We are facing extraordinary times in our nation where practice of religious freedom in the workplace is straining the ability of employers to make appropriate and fair accommodations. According to the Equal Employment Opportunity Commission (EEOC), an agency tasked with investigating violations of federal laws against workplace discrimination, complaints regarding religious discrimination have skyrocketed in recent years.
There are certain religions in which many Americans are familiar. As immigrants from all nations have immigrated here over the years, there is hardly a religion that is not practiced in the United States. It is not surprising that cases involving religious discrimination are making their way up to the Supreme Court for resolution.
Dress Code Issue
Abercrombie & Fitch, a popular clothing company, focused on a look for its workers, which included specific requirements for fingernails, hair styles, shoes, and clothing. No hats, caps, or head coverings were to be worn. A Muslim job applicant wearing a headscarf was interviewed for a position as a sales model. She was told by the interviewer that she would be invited back for an orientation. When the interviewer asked her regional manager for a second opinion on the hire, she was told that the headscarf would violate the dress code.
Ultimately, the applicant was not offered the job. She filed a discrimination case with the EEOC, claiming the company refused to hire her because of her religion and failed to make an accommodation. Certain exceptions govern when employers impose requirements on an employee’s attire. Bona Fide Occupational Qualifications (BFOQ) grant employers latitude to decide on the attire of employees in a secular setting. The question arises as to whether the exception can apply where freedom of religion is concerned.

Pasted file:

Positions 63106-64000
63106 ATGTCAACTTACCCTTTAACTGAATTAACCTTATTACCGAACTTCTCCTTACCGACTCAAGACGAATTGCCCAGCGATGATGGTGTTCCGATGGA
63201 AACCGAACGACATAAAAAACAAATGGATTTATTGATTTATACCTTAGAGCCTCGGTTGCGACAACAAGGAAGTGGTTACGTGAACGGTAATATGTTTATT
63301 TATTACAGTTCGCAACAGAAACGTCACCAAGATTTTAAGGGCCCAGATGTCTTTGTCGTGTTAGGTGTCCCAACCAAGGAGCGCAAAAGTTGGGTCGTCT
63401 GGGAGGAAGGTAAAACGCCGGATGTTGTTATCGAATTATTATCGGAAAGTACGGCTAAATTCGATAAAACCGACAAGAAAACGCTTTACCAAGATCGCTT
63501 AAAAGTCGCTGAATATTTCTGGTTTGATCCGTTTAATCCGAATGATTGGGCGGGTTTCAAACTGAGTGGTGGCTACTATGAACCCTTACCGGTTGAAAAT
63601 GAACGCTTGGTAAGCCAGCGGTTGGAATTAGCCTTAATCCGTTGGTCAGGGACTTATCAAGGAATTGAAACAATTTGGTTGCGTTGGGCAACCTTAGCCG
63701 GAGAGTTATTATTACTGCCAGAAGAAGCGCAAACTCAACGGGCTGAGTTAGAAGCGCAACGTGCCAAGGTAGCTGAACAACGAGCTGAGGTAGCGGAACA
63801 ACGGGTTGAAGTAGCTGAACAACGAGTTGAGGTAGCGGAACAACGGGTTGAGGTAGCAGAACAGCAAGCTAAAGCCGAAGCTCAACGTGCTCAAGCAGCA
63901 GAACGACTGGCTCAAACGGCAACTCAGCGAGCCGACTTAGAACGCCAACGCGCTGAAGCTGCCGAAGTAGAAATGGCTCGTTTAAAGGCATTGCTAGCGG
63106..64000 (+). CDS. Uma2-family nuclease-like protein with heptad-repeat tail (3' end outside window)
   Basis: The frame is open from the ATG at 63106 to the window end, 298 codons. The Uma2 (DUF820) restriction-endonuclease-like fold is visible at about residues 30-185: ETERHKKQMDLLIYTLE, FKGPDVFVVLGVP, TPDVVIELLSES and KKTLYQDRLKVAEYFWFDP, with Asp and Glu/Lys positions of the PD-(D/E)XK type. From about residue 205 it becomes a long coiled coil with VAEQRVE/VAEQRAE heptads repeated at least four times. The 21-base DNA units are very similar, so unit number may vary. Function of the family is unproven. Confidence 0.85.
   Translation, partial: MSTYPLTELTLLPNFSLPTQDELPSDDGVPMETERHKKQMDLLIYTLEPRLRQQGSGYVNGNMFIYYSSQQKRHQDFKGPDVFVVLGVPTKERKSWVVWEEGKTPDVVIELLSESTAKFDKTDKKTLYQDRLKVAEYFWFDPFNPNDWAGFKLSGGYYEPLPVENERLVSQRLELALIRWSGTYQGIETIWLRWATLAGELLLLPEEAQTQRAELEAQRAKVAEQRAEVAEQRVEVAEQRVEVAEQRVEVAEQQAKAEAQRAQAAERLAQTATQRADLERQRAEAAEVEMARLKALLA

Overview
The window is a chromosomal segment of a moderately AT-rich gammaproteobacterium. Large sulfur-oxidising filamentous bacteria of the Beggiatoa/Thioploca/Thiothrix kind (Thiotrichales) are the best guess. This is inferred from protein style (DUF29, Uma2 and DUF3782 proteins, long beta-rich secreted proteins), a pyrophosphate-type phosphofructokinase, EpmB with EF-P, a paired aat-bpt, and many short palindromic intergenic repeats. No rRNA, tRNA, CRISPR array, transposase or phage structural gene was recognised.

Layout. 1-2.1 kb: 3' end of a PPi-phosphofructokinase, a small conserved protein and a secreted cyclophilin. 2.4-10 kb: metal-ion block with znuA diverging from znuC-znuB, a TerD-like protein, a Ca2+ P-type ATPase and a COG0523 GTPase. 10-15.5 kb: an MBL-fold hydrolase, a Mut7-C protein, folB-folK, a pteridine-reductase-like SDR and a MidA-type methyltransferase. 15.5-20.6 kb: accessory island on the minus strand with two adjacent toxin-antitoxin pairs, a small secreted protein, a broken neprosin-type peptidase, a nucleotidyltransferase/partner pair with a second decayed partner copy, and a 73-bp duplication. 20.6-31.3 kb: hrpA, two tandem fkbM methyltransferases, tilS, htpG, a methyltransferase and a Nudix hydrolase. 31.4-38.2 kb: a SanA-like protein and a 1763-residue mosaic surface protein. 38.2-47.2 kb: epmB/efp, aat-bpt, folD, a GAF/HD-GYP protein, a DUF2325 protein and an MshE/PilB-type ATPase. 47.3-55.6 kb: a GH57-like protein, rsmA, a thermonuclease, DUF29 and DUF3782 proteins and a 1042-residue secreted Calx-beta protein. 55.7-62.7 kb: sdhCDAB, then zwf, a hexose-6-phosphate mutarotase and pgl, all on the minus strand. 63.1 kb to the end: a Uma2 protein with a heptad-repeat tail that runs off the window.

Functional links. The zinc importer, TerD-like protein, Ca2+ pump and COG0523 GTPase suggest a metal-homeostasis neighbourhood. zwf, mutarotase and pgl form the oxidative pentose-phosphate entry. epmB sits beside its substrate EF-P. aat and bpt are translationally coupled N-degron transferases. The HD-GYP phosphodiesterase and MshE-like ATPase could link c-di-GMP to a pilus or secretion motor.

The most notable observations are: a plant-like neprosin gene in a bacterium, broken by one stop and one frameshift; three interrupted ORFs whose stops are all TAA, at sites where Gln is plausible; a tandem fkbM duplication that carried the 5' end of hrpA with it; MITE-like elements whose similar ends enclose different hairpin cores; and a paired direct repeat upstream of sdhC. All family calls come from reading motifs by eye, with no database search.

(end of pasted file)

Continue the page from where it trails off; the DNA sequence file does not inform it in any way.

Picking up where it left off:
Supreme Court Decision
Abercrombie argued that the petitioner/job applicant knew or should have known that wearing a headscarf would violate the company’s brand. They claimed she should not have remained silent about her need for a religious accommodation to their dress code policy. The Supreme Court was not persuaded and held that Abercrombie discriminated against the petitioner based on her religion. Employers must make a reasonable effort to provide an accommodation to their employees for sincerely held religious practices unless the accommodation would pose an undue hardship. Title VII also prohibits disparate treatment, job segregation, or harassment based on religious beliefs or practice, as well as retaliation for exercising employment rights.
Philadelphia Employment Discrimination Lawyers at Sidney L. Gold & Associates, P.C. Advocate for Those Experiencing Religious Discrimination at Work
If you experienced discrimination at work based on your religion or other protected class, speak to a knowledgeable Philadelphia employment discrimination lawyer at Sidney L. Gold & Associates, P.C. We will fight for the justice you deserve. Contact us online or call us at 215-569-1999 for a free consultation. Located in Philadelphia and Pennsauken, New Jersey, we serve clients throughout Wilkes-Barre, Scranton, northeast Philadelphia, Bucks County, Chester County, Delaware County, Montgomery County, and South Jersey.